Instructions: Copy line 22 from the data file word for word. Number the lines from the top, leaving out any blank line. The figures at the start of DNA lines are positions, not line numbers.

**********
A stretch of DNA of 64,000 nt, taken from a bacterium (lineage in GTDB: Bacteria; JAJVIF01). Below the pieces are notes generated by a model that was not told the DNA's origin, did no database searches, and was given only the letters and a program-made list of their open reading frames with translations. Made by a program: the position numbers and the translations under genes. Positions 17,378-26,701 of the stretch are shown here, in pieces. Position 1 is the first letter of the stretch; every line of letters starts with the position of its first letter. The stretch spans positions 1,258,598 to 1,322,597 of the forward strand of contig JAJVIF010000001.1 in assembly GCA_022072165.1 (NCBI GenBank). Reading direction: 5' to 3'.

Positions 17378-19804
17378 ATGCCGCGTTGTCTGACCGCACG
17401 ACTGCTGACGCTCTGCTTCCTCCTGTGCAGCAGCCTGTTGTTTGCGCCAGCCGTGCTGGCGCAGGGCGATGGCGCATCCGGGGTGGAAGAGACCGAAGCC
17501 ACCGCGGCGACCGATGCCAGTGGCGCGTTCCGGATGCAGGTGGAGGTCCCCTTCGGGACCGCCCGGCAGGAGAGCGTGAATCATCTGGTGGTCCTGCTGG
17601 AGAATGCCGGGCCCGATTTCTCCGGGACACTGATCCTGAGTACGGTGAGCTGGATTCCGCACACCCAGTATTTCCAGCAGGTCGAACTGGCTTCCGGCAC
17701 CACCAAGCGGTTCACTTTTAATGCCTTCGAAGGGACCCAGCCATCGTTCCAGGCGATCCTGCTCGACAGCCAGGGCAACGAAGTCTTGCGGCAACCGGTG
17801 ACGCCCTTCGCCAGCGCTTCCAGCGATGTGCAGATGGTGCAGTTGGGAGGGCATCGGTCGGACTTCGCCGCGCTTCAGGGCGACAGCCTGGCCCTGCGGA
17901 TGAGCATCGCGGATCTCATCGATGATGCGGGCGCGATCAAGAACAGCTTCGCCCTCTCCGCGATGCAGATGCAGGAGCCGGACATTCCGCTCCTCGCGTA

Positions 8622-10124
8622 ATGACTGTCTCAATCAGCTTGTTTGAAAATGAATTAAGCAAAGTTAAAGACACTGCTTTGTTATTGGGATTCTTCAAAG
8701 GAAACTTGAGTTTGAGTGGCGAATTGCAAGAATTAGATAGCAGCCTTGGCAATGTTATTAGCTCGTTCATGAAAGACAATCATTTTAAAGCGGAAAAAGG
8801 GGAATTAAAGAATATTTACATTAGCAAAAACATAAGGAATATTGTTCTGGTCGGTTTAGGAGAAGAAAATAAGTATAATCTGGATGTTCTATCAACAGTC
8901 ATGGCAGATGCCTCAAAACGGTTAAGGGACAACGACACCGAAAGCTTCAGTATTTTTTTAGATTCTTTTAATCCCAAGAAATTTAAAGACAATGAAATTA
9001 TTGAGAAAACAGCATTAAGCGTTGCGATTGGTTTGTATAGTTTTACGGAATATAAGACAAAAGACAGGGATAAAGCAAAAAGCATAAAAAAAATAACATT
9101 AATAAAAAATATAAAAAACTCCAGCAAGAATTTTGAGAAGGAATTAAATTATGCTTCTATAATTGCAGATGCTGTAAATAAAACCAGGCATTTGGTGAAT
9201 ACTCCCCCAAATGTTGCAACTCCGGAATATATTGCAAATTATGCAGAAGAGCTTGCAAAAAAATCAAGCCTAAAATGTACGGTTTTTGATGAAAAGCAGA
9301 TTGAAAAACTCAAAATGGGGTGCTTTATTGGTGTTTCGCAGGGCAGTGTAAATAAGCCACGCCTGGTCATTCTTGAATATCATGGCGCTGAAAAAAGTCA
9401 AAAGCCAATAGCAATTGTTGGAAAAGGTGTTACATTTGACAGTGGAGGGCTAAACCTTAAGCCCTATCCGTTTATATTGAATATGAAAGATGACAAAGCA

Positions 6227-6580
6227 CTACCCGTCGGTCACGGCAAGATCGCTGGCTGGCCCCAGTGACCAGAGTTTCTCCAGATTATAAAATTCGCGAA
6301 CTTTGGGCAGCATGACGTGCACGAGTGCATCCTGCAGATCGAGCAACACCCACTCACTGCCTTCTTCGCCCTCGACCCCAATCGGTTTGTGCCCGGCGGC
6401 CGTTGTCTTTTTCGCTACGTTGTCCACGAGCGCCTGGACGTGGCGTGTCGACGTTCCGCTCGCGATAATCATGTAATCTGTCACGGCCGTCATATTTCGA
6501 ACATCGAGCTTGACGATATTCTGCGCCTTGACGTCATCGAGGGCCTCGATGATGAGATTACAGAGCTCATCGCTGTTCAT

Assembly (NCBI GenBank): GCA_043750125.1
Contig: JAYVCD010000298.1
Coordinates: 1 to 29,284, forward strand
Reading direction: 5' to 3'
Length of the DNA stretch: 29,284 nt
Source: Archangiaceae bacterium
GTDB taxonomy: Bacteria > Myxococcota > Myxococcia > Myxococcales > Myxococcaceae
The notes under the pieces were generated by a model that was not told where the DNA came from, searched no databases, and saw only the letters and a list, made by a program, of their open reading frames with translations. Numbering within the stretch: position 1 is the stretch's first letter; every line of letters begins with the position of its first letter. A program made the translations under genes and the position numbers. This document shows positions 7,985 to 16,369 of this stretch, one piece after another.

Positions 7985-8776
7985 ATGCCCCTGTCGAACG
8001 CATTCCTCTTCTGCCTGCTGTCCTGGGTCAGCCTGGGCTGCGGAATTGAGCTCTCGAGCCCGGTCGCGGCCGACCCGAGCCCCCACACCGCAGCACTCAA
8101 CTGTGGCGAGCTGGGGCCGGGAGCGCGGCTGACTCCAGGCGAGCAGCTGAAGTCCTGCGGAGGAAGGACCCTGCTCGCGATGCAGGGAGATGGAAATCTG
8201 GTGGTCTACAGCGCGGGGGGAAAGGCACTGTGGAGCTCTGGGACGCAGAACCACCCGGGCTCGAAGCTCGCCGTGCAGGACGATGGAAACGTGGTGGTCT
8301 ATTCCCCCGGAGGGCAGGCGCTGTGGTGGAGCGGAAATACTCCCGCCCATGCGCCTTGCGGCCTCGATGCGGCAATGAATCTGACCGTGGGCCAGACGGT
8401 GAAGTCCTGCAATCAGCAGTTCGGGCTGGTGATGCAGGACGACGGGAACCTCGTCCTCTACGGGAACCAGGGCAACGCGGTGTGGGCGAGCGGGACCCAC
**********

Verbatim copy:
6301 CTTTGGGCAGCATGACGTGCACGAGTGCATCCTGCAGATCGAGCAACACCCACTCACTGCCTTCTTCGCCCTCGACCCCAATCGGTTTGTGCCCGGCGGC